It is a great pleasure to me now to thank you, President Reagan, very warmly for your hospitality, for your great cordiality and an honor which this visit has done to my country, the Dominican Republic. If when I get home I am asked if I come with my hands full or my hands empty, I will say that my hands are very full—full of friendship, full of affection, and full of admiration for the United States and for its President, Ronald Reagan. My admiration for Ronald Reagan is nothing new. It is something which I have always spoken of, saying that he is not only a leader of his country and of the continent but a world leader—with his revolutionary economic policies, his loyalty to democratic regimes everywhere, and his fight against drug trafficking in the world.
And here I would like just to interject a word of admiration for Mrs. Reagan for Nancy, the First Lady, whose human struggle against drug trafficking stands as an example to women all over the world, especially in Latin America, which is suffering so much from this scourge, telling us all that we all must make our own efforts to eradicate this plague in order to save the youth of this generation and succeeding generations.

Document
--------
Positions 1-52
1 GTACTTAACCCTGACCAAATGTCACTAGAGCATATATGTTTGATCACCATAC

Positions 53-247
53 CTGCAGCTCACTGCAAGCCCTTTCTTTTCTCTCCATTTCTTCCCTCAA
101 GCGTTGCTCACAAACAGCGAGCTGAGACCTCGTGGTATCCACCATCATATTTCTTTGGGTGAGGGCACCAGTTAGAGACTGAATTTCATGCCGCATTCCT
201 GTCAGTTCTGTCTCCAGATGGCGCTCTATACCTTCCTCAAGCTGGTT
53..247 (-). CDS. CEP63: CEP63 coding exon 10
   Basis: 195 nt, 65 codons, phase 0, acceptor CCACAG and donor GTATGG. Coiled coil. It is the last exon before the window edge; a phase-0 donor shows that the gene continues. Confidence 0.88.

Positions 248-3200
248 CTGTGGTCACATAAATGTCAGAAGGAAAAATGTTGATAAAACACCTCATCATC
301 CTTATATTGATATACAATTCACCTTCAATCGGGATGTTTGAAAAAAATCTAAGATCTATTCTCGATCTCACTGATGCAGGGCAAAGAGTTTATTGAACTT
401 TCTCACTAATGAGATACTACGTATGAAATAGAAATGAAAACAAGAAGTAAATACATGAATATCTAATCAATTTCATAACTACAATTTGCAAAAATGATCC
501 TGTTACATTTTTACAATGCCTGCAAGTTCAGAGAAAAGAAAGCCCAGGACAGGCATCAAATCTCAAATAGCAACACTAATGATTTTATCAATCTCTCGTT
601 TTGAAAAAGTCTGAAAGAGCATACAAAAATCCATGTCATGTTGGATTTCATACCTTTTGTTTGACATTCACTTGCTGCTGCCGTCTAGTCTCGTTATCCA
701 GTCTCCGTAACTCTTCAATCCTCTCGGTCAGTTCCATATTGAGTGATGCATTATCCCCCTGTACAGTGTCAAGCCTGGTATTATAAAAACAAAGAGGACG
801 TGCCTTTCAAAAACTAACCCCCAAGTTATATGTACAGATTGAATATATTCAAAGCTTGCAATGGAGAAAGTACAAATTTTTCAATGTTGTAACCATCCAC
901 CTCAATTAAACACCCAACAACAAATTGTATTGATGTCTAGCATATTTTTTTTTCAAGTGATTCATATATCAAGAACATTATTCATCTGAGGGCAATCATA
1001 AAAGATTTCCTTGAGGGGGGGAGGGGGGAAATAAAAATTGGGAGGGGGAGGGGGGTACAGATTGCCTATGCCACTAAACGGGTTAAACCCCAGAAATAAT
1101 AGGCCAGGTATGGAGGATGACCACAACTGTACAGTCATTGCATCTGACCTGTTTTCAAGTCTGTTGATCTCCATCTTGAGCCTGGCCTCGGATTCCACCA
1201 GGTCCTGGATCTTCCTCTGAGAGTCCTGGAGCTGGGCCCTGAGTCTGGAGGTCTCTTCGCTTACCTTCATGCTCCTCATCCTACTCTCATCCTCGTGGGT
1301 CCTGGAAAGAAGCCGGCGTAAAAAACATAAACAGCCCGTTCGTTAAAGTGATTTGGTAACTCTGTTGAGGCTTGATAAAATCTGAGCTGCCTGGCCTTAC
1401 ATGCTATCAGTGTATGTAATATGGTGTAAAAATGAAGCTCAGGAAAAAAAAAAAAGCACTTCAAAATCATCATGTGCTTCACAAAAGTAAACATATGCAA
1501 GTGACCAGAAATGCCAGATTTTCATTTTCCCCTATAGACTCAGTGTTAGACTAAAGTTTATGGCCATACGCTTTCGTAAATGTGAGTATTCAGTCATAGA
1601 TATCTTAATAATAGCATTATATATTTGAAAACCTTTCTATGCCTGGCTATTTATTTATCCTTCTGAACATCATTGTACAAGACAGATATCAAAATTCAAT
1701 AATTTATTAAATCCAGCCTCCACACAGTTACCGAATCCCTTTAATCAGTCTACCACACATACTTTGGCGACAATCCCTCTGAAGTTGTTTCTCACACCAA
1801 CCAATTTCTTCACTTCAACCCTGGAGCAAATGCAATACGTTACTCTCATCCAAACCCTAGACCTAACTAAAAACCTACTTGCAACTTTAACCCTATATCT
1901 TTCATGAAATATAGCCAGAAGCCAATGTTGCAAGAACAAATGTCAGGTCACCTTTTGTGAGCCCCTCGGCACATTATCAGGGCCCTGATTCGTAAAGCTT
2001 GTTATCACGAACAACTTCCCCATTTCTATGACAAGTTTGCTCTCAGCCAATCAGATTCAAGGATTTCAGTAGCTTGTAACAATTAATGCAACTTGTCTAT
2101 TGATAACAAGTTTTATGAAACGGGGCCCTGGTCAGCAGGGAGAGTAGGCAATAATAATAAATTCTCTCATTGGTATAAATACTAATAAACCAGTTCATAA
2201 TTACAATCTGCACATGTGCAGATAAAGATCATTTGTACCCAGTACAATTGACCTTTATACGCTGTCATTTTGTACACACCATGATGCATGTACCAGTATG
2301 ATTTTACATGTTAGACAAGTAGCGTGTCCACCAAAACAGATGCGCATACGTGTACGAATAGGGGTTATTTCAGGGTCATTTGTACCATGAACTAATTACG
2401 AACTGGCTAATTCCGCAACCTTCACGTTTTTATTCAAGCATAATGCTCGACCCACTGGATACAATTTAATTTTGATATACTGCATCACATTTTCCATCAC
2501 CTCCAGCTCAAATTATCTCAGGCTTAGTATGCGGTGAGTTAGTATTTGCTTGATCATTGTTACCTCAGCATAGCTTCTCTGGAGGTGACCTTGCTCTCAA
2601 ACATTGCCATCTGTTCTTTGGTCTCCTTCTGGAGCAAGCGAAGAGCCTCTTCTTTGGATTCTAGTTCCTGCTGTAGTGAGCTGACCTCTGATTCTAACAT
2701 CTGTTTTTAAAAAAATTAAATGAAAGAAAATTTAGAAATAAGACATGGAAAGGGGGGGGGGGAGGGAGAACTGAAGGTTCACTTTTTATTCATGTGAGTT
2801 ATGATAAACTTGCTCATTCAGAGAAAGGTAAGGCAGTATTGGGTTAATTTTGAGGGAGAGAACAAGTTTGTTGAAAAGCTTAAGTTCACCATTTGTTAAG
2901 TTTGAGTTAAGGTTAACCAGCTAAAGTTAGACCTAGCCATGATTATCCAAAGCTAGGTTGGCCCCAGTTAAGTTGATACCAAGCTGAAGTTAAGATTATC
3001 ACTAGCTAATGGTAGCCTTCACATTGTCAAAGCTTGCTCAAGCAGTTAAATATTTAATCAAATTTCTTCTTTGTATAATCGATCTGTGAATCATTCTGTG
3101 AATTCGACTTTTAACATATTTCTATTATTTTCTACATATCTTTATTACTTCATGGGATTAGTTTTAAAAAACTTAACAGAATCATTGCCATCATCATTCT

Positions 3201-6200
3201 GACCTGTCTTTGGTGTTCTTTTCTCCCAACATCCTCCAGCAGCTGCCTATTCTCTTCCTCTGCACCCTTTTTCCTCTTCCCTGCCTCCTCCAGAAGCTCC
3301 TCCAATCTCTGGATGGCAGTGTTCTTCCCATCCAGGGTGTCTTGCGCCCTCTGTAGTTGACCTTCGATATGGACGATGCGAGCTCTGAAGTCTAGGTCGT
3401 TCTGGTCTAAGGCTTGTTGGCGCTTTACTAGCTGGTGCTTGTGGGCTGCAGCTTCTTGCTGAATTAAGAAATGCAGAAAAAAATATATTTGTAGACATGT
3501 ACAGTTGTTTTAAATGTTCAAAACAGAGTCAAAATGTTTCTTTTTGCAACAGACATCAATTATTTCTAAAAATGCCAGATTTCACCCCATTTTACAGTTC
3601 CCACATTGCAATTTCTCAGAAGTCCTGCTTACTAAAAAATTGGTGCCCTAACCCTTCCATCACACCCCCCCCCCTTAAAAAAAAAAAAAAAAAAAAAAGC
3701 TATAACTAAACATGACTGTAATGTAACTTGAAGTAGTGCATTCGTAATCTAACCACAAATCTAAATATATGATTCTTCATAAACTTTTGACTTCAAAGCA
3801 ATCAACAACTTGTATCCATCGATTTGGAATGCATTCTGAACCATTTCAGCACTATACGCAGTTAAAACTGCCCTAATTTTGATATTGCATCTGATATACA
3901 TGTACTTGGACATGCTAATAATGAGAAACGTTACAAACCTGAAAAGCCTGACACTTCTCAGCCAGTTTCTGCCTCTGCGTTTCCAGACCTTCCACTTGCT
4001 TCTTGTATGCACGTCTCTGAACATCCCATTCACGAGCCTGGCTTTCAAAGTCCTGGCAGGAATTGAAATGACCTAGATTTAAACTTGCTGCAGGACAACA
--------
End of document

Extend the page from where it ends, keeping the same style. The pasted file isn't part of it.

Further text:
Thank you, President Reagan. Believe me, your economic policies leading to the recovery of the American economy are also leading to the recovery of economies throughout the world. You will continue always to be an inspiration and a guide to me. I am always conscious of your struggle to increase the defense of human rights, to reduce unemployment, to solve the social problems of the world—things that we will do together and we will always remember in the Dominican Republic.
Once again, thank you, Mr. President.
Reporter. Mr. President, sir, the Senate wants you to take stronger action against Panama. They voted today. Will you consider that?
President Reagan. We're considering everything, but I can't take any more questions.
Q. What do you want Secretary Shultz to say to the Palestinians, Mr. President?
President Reagan. I can't now.